China would want India to be one of the countries to sign the Regional Comprehensive Economic Partnership (RCEP), a free-trade pact among 16 nations, instead of staying out, said Song Hong, deputy director general and senior fellow at the Beijing-based Chinese Academy of Social Sciences. For this, China could create a bilateral mechanism with India to generate support for the treaty, he said.
Negotiations on the RCEP between the ten Asean members and the six partner countries of India, China, Australia, New Zealand, Japan and South Korea are in advanced stages and are expected to conclude by November. It will create the world’s largest trading bloc. The major differences at this stage are between India and China. India runs an annual trade deficit against China, estimated at close to $58 billion in 2018, having risen by about 12 per cent in just one year.
Song, an economist, is in New Delhi as part of the RCEP Track 1.5 Meeting organised by the Indian Ministry of Commerce and Industry to drum up goodwill for the RCEP. “A joint commission between the two nations negotiated independently of the others might be a useful measure.” His comments are significant given his standing in the Chinese Communist Party which gives him an influential voice in the trade negotiations of the country.
He made the comments at a session on “China, India and RCEP”, hosted by Research and Information System for Developing Countries (RIS), a New Delhi–based autonomous policy research institute, on Saturday.
The academician said the commission could explore areas of non-tariff barriers that India has often pointed out as having hurt imports to China. New Delhi has repeatedly raised concerns with Beijing about the lack of market access.
The Director General of RIS, Sachin Chaturvedi, said the formation of a joint commission to address these issues would be welcome. “It will give Indian negotiators a win-win platform in signing the trade deal. There are genuine concerns since China did offer special and differential access to the USA on several products at certain periods, a treatment it can certainly reciprocate for India.”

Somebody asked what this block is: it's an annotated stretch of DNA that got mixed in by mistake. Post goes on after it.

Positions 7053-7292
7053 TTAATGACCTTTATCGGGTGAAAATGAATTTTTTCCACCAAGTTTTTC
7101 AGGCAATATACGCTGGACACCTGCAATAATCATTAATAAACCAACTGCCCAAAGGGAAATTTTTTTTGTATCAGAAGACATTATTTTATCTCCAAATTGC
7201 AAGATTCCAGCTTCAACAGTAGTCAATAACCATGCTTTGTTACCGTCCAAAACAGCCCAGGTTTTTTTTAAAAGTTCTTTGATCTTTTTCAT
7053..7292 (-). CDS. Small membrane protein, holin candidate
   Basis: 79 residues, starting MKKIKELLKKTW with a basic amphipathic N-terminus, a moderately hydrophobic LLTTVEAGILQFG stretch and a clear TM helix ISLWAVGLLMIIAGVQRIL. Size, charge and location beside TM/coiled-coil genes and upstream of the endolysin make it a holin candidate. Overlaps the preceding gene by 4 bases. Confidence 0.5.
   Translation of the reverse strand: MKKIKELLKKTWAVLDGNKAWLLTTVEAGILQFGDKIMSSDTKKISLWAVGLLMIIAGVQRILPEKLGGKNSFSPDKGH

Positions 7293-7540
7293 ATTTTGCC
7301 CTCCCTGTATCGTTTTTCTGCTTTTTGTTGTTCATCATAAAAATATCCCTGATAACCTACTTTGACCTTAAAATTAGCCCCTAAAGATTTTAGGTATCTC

On Saturday, Business Standard had reported India is finalising a list of products on which it would want to retain import tariffs despite RCEP’s commitment to largely eliminate duties on trade between the signatory countries. All of the goods on the proposed list are imports from China on which India wants space for differential tariff reduction. Harsha Vardhana Singh, former deputy director general at the World Trade Organization, said India has been keen to also get a simultaneous list of items from China, goods on which it will allow easier imports. “But it has made no progress so far”, he said.
In the session, Song Hong drew parallels for India with the way China moved into the global trade chain in the nineties of the last century. He said India cannot develop expertise in end-to-end production but must enter the global value chain.
“Exports of components is the best,” he advised and said this can only happen if India integrates itself into the Factory Asia, a term which S&P has recently used to describe the continent.
He said of late as the cost of production has risen in China, companies moved out from the coasts to the Western regions and are also moving out of the country. For India to host those “massive enterprises” he suggested reforms in land, labour and capital markets to create a competitive environment for the domestic industry at par with what the other Asian countries have begun to offer.